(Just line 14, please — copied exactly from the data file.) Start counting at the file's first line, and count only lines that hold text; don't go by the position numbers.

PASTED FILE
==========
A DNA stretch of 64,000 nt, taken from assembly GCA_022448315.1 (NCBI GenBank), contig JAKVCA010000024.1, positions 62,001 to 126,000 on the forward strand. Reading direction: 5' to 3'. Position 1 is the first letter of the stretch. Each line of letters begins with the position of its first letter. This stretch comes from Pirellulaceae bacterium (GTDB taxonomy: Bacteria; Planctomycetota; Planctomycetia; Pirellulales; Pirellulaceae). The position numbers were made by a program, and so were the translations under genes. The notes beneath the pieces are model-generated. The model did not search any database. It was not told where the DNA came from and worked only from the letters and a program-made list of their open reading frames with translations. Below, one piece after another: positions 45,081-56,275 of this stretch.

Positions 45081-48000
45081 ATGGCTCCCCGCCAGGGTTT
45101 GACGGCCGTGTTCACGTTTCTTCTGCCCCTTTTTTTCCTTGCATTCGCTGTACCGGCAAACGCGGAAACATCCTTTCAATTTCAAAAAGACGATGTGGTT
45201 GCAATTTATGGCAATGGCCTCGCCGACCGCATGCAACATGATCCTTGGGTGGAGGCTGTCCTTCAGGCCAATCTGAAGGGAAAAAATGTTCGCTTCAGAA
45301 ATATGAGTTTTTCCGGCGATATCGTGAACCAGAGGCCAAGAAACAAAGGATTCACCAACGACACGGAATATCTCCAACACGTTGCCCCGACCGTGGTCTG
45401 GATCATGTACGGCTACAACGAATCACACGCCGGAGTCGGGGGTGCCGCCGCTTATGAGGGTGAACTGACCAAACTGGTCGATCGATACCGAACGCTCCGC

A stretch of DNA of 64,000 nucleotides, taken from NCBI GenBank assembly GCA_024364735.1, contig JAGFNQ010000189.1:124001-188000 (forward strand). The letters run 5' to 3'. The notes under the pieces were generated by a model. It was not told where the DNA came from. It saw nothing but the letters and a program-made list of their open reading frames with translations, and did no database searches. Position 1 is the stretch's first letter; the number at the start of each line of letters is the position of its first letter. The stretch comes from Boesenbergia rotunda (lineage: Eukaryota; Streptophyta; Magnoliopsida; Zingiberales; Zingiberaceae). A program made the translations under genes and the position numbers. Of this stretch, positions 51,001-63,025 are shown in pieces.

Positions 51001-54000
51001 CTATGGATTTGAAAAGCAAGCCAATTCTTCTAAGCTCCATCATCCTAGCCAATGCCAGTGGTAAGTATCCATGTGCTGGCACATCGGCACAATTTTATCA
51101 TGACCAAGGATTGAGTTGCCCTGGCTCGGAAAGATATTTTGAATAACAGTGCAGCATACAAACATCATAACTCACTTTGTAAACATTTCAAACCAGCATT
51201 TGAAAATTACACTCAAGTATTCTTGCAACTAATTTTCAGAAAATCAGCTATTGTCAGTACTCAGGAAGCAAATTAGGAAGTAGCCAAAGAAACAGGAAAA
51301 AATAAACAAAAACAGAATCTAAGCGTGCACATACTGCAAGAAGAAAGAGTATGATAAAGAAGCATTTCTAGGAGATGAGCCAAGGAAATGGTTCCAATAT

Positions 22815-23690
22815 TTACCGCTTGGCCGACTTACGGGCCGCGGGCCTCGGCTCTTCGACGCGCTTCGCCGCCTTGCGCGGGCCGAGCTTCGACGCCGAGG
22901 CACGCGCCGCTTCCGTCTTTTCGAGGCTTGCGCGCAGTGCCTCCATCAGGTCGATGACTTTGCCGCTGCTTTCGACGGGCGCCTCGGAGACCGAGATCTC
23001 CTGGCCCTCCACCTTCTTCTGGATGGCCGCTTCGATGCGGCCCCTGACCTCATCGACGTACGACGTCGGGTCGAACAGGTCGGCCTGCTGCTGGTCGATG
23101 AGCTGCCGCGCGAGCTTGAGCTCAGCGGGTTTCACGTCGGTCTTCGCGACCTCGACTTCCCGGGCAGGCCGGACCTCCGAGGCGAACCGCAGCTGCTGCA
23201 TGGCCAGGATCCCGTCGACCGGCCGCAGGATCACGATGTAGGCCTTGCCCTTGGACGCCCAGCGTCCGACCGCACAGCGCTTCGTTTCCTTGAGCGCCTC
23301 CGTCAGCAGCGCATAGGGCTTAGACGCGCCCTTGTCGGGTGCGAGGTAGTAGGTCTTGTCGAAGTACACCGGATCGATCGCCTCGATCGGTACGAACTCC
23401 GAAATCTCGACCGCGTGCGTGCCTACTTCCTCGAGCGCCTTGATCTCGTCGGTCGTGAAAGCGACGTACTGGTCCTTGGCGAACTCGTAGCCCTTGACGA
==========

Positions 22815-23690